What Changes Pain?

The science behind why pain is painful.

Posted Nov 21, 2019

 Denver Post staff/Denver Post file/Used with permission.
You may have pain, but this man has a nail in his face.
Source: Denver Post staff/Denver Post file/Used with permission.

You may believe that pain is a purely biological process that has nothing to do with your thoughts, perceptions or emotions. This would be reasonable, given that Western medicine has incorrectly, and dangerously, divided humans into two disconnected entities: Mind (“mental”) and body (“physical”).

But when it comes to pain, this divide couldn’t be less helpful—or more wrong.

Thoughts, beliefs, perceptions, emotions, past experiences, context, and input from your body all affect your experience of pain (Edwards et al, 2016). All of the time, always. To demonstrate this point, I present to you: A Tale of Two Nails. Sit down for this one, friends.

In 1995, the British Medical Journal reported that a 29-year-old construction worker had suffered an accident: after jumping onto a plank, a 7-inch nail had pierced his boot clear through to the other side (Fisher et al, 1995). In terrible pain, he was carted off to the ER and sedated with opioids. When the doctors removed his boot, they discovered a miracle: the nail had passed between his toes without penetrating his skin. There was zero damage to his foot: no blood, no puncture wound, not even a scratch. But make no mistake: despite the absence of injury, his pain was real. So what happened?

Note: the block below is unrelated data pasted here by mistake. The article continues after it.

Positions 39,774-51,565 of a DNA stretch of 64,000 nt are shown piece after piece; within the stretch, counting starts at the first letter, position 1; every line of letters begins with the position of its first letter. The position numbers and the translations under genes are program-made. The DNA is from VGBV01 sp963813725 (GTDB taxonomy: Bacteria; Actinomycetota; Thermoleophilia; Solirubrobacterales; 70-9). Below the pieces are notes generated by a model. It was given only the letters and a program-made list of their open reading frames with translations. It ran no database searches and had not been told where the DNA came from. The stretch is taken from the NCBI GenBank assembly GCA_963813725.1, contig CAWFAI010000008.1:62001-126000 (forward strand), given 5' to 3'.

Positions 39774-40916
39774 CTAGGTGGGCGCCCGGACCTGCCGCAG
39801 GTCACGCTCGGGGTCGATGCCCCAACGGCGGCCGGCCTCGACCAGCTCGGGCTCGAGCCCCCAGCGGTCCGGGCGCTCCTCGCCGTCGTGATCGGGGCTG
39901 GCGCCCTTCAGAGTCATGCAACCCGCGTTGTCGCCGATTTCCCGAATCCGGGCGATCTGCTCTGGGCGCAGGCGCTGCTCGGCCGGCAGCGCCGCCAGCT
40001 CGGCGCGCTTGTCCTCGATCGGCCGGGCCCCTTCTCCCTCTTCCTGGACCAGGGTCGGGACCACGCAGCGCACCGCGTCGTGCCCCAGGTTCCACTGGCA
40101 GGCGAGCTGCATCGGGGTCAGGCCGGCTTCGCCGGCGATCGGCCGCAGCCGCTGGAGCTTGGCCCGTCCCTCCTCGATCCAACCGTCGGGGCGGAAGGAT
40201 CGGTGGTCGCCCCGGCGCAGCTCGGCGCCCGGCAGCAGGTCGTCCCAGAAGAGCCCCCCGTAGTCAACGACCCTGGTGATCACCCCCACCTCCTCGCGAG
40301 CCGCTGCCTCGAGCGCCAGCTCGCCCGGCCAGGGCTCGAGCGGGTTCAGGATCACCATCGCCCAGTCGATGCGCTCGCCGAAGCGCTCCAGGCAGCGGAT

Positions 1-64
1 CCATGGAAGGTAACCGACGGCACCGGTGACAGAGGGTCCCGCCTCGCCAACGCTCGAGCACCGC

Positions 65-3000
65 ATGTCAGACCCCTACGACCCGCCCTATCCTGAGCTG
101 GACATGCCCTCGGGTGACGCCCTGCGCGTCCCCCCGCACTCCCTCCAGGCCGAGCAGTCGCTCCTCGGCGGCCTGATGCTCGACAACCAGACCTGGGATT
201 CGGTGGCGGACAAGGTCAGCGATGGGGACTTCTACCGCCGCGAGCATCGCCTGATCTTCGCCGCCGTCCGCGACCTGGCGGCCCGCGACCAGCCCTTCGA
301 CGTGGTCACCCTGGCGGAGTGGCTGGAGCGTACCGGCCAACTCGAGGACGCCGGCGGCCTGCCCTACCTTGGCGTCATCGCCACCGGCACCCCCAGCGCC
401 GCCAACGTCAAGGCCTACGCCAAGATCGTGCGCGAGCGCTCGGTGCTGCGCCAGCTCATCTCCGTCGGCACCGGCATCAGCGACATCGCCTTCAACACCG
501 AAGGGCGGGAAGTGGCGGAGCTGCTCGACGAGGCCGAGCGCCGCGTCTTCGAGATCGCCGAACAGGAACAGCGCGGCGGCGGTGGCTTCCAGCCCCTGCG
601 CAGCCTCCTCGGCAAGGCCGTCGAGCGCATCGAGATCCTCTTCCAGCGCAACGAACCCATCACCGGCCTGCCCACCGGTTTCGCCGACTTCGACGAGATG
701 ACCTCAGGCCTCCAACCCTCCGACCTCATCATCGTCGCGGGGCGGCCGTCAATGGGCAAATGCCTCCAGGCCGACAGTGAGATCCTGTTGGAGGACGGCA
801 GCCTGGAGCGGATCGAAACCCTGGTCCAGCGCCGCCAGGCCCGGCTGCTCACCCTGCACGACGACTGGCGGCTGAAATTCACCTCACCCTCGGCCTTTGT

Sensory receptors in the man's body reported to his brain that there’d been an accident, that a nail had penetrated his boot. His brain, perceiving potential threat to his safety and well-being, used context to determine what had occurred, collecting information from his five senses (including the visual of a nail sticking out of his shoe!), knowledge of the dangerous work environment and its risks, his co-workers’ horrified faces, and other data to make a guesstimate about what had happened and how to respond. Thoughts, beliefs, and emotions—including panic and fear—set off a cascade of biological and neurochemical processes. His brain, synthesizing the sum total of this information, decided that he was in danger, so it made pain to protect him. In this case, real pain was generated entirely as a result of factors having nothing to do with actual tissue damage—yet was as intense as if he’d been stabbed.